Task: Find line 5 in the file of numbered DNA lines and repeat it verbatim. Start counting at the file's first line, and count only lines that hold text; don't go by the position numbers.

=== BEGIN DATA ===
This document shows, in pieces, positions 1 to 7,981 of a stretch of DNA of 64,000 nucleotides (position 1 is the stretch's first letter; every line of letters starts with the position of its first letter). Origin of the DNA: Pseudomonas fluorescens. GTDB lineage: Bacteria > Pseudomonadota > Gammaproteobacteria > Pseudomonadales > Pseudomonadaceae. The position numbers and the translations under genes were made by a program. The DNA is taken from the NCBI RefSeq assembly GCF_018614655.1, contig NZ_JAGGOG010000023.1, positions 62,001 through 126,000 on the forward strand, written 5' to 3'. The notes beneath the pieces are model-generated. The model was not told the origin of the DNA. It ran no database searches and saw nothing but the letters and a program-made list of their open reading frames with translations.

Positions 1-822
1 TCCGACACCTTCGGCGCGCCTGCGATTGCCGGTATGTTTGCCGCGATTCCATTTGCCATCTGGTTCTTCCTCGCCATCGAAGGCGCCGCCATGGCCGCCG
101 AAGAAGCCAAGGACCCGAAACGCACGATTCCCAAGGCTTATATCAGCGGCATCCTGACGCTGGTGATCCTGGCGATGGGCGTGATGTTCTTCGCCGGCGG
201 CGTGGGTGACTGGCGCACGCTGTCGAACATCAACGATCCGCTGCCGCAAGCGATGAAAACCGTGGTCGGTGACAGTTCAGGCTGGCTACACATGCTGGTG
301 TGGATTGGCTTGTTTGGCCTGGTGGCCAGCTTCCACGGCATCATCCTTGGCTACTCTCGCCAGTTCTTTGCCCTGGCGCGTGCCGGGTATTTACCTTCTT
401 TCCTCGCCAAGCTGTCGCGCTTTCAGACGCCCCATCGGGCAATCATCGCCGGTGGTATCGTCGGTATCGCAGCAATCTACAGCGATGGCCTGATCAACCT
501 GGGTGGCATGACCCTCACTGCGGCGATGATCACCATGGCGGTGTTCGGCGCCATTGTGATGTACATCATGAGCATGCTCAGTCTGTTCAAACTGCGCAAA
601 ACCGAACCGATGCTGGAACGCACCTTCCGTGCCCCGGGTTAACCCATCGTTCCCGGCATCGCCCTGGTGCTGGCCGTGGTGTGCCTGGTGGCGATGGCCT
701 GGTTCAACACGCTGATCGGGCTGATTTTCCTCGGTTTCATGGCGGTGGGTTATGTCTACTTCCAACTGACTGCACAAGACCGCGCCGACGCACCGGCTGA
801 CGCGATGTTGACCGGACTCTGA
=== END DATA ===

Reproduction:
201 CGTGGGTGACTGGCGCACGCTGTCGAACATCAACGATCCGCTGCCGCAAGCGATGAAAACCGTGGTCGGTGACAGTTCAGGCTGGCTACACATGCTGGTG